Monday, November 29, 2010

The Home Body

comfort: to be completely at ease. 

   Its a box. A box in a bigger box, full of other boxes. 
   Its your room, your way, just how you like it. 
   Out of all the ones you've had there's one you like best. For no specific reason it's just right; your beds angle, old trincuts in the window, the space where you toss your dirty clothes, the way that picture set the whole room and made you smile when you walked in, the shadow cast by your dream catcher, or how you could see every letter sitting in that box in your closet when you forgot to shut the doors. The room wasnt a room, it was home. 
   You log uncountable hours there. Sitting, standing, pacing. It isnt your friend. Its a piece of you. The things that change you happen there. Its where you think. Not the thinking about that vocab test, or your shoes. The thinking that forms ideas. Those moments, in that room, form the thoughts that become and change your generations effect on the world. They do more than dream, they reationalize and prioritize. Those moments decide how you live.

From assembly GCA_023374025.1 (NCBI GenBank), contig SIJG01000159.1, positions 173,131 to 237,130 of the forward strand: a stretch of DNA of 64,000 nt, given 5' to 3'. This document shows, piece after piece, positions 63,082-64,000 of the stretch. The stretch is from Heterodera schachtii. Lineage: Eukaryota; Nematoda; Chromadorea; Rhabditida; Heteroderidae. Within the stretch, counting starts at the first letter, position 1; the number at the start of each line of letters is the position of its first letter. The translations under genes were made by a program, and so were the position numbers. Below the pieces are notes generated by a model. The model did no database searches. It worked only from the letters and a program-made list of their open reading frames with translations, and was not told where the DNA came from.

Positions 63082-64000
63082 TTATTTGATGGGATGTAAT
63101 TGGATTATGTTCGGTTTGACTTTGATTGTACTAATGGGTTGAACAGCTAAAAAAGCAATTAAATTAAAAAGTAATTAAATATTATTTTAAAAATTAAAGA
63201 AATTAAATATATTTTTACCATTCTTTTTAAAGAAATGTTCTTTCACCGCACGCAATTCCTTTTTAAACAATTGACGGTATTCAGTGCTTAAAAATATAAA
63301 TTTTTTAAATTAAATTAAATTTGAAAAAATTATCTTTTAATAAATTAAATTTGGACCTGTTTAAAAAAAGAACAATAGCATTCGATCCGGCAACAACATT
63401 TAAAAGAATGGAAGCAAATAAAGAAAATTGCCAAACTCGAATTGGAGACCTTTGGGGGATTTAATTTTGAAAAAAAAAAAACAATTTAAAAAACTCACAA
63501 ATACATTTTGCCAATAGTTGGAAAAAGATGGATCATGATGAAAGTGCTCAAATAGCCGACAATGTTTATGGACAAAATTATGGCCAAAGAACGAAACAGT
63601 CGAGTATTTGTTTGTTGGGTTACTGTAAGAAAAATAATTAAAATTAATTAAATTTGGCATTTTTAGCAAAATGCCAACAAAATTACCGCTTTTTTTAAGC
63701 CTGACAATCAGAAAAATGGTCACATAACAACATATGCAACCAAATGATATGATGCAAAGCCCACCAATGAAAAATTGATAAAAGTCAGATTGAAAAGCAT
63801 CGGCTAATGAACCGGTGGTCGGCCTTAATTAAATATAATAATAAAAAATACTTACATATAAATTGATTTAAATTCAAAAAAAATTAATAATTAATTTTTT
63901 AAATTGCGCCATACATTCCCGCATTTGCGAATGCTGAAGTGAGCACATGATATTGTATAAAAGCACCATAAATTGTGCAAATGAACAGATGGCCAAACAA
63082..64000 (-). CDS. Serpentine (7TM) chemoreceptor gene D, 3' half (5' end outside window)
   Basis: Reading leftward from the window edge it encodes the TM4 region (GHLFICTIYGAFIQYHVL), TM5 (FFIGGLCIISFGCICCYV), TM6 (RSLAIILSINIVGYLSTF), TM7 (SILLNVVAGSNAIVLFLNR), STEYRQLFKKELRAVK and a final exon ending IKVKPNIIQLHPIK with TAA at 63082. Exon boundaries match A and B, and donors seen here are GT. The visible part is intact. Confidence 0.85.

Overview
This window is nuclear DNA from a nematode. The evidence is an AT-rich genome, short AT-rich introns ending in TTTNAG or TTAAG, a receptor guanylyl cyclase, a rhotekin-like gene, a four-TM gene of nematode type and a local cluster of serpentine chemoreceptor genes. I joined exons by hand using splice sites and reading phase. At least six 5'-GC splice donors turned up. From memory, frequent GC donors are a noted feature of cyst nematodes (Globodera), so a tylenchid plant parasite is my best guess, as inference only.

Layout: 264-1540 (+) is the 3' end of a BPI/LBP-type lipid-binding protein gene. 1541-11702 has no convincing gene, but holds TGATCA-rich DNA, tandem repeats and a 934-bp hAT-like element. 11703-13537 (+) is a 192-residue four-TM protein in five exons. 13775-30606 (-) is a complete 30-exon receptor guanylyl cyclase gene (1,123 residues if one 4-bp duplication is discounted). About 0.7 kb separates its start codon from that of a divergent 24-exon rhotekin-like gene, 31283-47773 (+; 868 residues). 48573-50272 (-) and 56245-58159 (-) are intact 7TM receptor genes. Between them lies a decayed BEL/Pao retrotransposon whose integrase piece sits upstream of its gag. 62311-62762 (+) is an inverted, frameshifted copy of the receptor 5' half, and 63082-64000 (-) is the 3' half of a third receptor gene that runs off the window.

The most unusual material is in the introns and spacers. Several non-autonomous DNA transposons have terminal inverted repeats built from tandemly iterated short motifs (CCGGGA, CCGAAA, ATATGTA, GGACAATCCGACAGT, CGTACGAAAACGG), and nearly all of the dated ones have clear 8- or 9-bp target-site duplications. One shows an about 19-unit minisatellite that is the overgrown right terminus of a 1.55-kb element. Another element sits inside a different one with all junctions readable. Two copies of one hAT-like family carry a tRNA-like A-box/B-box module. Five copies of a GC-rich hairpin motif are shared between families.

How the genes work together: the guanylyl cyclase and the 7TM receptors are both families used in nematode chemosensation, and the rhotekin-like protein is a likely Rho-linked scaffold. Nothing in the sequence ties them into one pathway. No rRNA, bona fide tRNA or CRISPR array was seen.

You lay there before you sleep, or after shcool, on break, whenever, and you question everything: all you've been told, all you've seen, and how its going to change your progression as a person. You grow more in this room than anyone will ever realise because to them its just a room. Its not a creative outlet, a  mixing pot, a safe haven or the place you'll never forget. Its four walls. Here, where the comfort seeps outward, you grow. At a ripe sixteen, when all you know is in the past and all you want is in your hands, the tolerance for error is miniscule. Its the growth in your room, your home, that has lead you to this conclusion. All your thinking has shown you that the 'leaders', the people that our elders regret they didnt become, (mostly)dont just fall into their fortune. They sat alone in their dorms planning, thinking, meditating toward their goals. The goals they mapped long before in that hearth of a room. The blue print of their lives that only insensative unwavering hard work would produce. They knew it would take that much, they had gained wisdom from the hours of reflection in that room. They knew that each step dictated more than what was presented. 
   They would hope the most would be made of our teenage safety cushion and the most would be gained from poor and grand judgement alike. In honor of them, I solomely swear to do the best, learn the most, and gain as much wisdom as I can in the time I have left before adulthood.

Heres to continuous growth.